On March 12, 2020, the city of Santa Monica issued guidance to employers to comply with Santa Monica’s existing Paid Sick Leave Ordinance during the COVID-19 public health emergency, and reminding businesses of the “need to respect workers’ rights to stay home when sick.” The Santa Monica law requires employers with 25 or fewer employees performing work within the City of Santa Monica to provide a minimum of 40 hours of paid sick leave, and employers with 26 or more employees to provide 72 hours of paid sick leave.
The Colorado Department of Labor and Employment adopted an emergency rule on March 11, 2020, that temporarily requires employers in certain industries to provide up to four consecutive calendar days of paid sick leave to allow sick employees to obtain COVID-19 testing or who are under instruction from a health care provider to quarantine or isolate due to risk of having COVID-19. The rule covers employees in the following industries: leisure and hospitality; retail stores that sell groceries; food and beverage manufacturing; food services; childcare; education; home health; nursing homes; and community living facilities. For additional information, see this FAQ.
New Jersey’s Department of Labor updated its guidance on New Jersey’s Earned Sick Leave Law to specifically permit an employee who tests positive or has symptoms of COVID-19 and is unable to work, to use earned sick leave time.
On March 18, 2020, New York Governor Andrew Cuomo enacted Senate Bill 9081 (New York Emergency Paid Sick Leave) providing immediate job-protected sick leave and assistance to New Yorkers impacted by COVID-19. Employers are now required to provide paid sick leave to any “employee who is subject to a mandatory or precautionary order of quarantine or isolation issued by the state of New York, the department of health, local board of health, or governmental entity duly authorized to issue such order to COVID-19.”
An employee eligible for both paid sick leave under the New York Emergency Paid Sick Leave and under the FFCRA may claim additional leave benefits available under the New York law that exceed what the FFCRA allows. In this scenario, the employee is entitled to the federal benefits, plus the difference in benefits available under the New York Emergency Paid Sick Leave.
For additional information please visit our blog post.
New York City
The New York City Department of Consumer and Worker Protection has provided guidance encouraging employers to allow employees additional leave “as needed” for sickness, quarantine, or for other uses related to COVID-19 under New York City’s Paid Safe and Sick Leave Law. New York City has not mandated any additional requirements at this time.
Seattle Paid Sick and Safe Time
On April 8, 2020, the Seattle Office of Labor Standards adopted an emergency rule on practices for administering the Paid Sick and Safe Time Ordinance as it relates to COVID-19. Namely, employers may not require a doctor’s note or healthcare provider verification for an employee’s use of paid sick/safe time, regardless of whether the employee seeks to use the time for COVID-19 related reasons.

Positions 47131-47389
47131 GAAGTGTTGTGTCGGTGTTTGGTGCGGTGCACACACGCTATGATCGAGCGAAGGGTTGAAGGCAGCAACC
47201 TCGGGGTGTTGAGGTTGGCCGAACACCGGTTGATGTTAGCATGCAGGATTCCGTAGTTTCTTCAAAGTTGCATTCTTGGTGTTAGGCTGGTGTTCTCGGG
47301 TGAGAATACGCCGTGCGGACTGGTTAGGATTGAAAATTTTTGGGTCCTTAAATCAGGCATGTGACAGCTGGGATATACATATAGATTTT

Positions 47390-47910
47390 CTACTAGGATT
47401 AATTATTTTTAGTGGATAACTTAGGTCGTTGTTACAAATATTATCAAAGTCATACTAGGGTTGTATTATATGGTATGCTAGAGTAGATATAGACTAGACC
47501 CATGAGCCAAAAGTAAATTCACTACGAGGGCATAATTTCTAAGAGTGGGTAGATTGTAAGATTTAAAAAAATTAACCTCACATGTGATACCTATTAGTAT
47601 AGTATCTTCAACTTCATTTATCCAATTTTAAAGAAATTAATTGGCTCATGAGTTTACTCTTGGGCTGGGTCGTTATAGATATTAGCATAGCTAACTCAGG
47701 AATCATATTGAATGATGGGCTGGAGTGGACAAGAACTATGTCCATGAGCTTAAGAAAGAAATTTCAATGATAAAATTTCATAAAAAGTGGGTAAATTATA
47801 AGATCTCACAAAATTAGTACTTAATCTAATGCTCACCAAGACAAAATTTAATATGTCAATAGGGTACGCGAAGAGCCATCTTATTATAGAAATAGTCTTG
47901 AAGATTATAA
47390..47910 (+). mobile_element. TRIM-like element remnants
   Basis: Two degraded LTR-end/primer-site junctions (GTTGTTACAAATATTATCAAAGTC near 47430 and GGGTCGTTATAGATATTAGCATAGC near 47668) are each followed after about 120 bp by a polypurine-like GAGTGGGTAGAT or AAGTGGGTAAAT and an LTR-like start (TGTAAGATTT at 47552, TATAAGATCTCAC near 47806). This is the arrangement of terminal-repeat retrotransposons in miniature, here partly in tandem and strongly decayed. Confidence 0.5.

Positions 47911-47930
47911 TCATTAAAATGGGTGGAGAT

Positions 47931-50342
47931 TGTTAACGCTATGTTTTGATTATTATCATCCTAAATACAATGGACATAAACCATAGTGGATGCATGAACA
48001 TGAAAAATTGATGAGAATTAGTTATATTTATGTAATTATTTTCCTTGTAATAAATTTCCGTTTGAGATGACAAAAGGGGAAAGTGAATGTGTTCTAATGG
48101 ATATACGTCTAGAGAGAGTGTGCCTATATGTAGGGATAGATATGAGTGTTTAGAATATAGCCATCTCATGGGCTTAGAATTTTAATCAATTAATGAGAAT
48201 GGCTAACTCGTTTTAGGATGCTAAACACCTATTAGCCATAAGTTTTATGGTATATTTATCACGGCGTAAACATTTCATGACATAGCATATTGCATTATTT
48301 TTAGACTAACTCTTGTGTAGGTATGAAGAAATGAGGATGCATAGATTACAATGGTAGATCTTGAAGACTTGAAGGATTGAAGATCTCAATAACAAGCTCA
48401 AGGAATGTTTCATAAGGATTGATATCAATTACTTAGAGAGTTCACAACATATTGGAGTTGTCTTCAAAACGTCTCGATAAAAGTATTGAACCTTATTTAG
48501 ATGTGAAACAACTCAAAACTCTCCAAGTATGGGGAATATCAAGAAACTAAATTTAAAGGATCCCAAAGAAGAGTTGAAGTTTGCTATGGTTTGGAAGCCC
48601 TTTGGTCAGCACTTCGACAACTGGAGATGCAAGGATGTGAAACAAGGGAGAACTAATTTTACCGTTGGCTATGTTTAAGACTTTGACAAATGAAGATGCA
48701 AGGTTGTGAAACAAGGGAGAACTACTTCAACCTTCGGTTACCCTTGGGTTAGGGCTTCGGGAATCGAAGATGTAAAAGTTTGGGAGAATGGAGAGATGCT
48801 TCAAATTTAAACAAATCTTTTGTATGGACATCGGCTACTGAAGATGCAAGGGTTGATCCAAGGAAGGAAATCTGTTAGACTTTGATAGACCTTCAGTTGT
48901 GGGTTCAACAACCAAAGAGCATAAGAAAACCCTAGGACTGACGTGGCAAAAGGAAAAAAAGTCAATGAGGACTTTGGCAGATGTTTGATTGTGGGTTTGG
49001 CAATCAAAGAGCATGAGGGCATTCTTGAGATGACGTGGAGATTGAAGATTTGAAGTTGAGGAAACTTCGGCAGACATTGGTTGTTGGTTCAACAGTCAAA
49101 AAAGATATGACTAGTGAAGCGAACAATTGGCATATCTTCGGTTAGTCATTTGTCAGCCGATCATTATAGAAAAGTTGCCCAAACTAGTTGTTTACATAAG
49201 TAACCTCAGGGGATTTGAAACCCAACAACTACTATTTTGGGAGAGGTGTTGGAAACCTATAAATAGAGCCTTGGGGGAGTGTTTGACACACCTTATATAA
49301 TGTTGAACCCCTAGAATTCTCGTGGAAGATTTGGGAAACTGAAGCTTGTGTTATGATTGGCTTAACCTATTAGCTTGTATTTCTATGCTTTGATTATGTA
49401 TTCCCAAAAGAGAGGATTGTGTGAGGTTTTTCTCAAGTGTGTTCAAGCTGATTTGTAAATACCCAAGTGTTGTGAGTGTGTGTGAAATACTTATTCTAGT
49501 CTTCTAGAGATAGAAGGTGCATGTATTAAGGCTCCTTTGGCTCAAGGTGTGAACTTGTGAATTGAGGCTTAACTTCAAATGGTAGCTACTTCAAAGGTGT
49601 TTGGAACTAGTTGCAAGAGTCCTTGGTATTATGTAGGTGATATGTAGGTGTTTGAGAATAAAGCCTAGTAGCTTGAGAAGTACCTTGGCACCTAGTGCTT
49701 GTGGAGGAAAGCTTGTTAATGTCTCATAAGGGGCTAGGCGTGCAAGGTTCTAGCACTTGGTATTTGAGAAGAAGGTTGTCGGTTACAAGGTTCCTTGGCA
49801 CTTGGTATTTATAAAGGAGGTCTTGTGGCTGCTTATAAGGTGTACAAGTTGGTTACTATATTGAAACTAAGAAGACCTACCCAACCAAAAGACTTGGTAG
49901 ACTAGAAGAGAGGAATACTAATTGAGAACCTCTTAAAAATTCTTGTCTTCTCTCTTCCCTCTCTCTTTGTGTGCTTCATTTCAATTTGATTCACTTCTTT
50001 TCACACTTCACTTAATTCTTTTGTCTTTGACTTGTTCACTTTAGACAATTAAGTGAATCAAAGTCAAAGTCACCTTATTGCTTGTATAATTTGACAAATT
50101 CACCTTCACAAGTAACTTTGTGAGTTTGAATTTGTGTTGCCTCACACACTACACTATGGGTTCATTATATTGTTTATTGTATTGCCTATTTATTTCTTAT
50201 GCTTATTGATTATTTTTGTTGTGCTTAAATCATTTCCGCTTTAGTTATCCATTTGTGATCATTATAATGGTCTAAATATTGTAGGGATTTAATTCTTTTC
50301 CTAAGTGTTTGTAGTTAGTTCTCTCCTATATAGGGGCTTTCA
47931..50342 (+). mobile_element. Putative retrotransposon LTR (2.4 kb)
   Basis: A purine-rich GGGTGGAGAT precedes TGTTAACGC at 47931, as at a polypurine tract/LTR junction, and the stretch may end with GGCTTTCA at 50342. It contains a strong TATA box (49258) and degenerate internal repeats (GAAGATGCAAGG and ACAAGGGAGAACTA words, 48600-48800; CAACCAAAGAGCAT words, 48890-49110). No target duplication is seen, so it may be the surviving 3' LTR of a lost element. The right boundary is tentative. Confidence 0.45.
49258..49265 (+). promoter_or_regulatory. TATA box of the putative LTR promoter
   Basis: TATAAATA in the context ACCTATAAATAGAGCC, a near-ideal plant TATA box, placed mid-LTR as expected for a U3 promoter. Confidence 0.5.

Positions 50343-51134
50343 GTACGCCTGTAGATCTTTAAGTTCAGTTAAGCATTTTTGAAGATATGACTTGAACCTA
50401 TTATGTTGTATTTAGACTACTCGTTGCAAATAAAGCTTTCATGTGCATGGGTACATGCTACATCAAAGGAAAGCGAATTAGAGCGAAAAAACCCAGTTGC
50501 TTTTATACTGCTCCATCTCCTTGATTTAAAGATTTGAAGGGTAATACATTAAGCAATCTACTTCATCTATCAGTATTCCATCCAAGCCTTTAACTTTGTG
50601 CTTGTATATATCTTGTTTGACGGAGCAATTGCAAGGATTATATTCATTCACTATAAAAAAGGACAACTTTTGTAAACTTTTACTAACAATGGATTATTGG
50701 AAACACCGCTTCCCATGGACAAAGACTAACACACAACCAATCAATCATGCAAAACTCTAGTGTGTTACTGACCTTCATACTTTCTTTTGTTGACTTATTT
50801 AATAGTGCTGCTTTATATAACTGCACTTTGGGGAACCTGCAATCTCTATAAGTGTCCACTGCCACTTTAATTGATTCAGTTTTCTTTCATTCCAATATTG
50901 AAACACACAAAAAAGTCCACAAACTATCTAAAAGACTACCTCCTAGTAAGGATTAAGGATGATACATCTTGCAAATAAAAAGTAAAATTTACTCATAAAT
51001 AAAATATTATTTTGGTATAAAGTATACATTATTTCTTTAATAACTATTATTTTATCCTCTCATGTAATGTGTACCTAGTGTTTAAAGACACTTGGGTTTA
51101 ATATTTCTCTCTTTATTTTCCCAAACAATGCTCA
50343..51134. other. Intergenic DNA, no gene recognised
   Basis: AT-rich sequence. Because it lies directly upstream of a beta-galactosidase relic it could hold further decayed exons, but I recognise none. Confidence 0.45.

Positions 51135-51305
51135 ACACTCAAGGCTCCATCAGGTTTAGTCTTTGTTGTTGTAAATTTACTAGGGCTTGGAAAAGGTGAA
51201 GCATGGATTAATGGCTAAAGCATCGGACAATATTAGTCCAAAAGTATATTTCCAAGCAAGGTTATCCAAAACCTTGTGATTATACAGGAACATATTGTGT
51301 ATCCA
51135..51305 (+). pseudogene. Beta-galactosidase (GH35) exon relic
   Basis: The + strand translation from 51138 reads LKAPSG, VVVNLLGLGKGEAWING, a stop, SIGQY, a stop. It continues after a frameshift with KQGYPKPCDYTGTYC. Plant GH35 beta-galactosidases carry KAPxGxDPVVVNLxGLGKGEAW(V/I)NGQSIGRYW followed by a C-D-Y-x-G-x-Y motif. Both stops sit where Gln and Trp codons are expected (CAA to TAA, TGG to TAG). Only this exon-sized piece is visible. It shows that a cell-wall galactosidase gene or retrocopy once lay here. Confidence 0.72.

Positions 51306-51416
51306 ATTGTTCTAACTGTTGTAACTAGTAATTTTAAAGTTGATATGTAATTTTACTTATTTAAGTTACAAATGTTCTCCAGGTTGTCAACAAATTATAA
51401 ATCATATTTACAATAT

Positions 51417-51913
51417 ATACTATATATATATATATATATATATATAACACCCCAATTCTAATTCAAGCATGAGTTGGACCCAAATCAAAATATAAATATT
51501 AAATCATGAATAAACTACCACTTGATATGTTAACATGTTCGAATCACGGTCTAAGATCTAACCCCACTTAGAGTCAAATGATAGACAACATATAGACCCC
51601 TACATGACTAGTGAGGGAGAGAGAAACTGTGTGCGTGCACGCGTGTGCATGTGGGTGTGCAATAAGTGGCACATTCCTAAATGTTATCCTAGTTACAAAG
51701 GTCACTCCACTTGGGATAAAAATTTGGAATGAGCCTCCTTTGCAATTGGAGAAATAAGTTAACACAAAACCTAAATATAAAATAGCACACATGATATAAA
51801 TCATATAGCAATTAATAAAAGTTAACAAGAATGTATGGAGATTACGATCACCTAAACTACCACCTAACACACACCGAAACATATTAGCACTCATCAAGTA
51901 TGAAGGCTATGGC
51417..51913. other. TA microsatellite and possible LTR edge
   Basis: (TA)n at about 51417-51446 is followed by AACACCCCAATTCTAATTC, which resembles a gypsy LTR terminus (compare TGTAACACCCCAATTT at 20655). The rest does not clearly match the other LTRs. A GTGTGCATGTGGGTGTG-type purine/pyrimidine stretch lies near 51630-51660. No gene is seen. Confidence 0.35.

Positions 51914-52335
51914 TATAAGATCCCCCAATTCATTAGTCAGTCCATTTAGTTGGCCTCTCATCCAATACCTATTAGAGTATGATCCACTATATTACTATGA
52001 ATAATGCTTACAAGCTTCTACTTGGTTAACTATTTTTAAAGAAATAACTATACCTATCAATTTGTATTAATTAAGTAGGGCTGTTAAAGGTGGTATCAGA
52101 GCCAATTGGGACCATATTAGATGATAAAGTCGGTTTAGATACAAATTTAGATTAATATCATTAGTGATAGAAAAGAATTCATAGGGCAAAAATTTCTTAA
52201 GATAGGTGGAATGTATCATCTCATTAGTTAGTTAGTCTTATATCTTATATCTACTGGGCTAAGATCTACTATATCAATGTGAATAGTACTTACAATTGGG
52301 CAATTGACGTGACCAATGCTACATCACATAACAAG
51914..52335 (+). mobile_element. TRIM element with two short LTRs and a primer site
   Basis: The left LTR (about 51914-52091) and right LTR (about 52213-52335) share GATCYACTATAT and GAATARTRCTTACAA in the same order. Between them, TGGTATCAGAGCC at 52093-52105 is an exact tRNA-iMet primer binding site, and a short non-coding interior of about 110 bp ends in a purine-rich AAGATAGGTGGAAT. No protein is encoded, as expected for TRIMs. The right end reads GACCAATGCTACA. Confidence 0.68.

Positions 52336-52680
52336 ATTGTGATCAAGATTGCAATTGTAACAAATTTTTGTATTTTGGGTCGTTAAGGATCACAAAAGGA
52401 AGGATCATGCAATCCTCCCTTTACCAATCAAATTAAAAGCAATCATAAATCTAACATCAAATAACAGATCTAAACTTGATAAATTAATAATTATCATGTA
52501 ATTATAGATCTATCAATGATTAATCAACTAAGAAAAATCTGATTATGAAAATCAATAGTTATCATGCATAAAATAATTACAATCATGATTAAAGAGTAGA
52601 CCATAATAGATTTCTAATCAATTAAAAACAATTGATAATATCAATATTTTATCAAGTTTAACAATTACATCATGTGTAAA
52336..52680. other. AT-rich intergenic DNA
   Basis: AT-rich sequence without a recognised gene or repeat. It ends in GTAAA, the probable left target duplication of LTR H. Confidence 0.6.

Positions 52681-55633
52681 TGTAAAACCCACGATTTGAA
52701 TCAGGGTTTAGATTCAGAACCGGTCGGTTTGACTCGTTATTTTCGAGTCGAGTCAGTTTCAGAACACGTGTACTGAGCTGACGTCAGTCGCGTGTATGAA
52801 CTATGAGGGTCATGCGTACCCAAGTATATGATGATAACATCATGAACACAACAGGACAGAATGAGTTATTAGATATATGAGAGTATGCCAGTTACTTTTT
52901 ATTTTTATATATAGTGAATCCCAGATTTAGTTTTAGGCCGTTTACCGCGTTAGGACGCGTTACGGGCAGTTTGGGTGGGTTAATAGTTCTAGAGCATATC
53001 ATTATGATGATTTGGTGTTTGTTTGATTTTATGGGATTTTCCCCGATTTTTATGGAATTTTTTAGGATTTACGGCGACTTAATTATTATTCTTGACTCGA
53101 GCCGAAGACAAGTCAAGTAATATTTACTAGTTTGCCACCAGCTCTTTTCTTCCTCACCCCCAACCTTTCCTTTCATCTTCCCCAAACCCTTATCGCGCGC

On April 10, 2020, the D.C. Mayor signed into law the COVID-19 Response Supplemental Emergency Amendment Act of 2020 (“Amendment”), requiring employers with between 50 and 499 employees in D.C* to provide “declaration of emergency” paid sick leave under D.C.’s Accrued Sick and Safe Leave Act (ASSLA) for any reason employees might take leave under the FFCRA. The law will remain in effect until July 9, 2020. Employers will not receive any tax credits or monetary relief for providing this additional D.C. based benefit.
*While the Amendment itself does not state whether the employee count is based on employees in the United States, or in D.C. only, the ASSLA only applies to employers with employees within D.C. Therefore since the Amendment is to the ASSLA, and unless stated otherwise in subsequent guidance, it follows that the Amendment applies only to employers with between 50 and 400 employees located in D.C.
State and local responses to the pandemic are ongoing and dynamic from day to day. Please note that this is not an exhaustive list of every state and local action with respect to sick leave taken in response to COVID-19. Our compliance team continues to monitor legislation closely and will update this article accordingly as new legislation is released.
The information and materials on this blog are provided for informational purposes only and are not intended to constitute legal or tax advice. Information provided in this blog may not reflect the most current legal developments and may vary by jurisdiction. The content on this blog is for general informational purposes only and does not apply to any particular facts or circumstances. The use of this blog does not in any way establish an attorney-client relationship, nor should any such relationship be implied, and the contents do not constitute legal or tax advice. If you require legal or tax advice, please consult with a licensed attorney or tax professional in your jurisdiction. The contributing authors expressly disclaim all liability to any persons or entities with respect to any action or inaction based on the contents of this blog.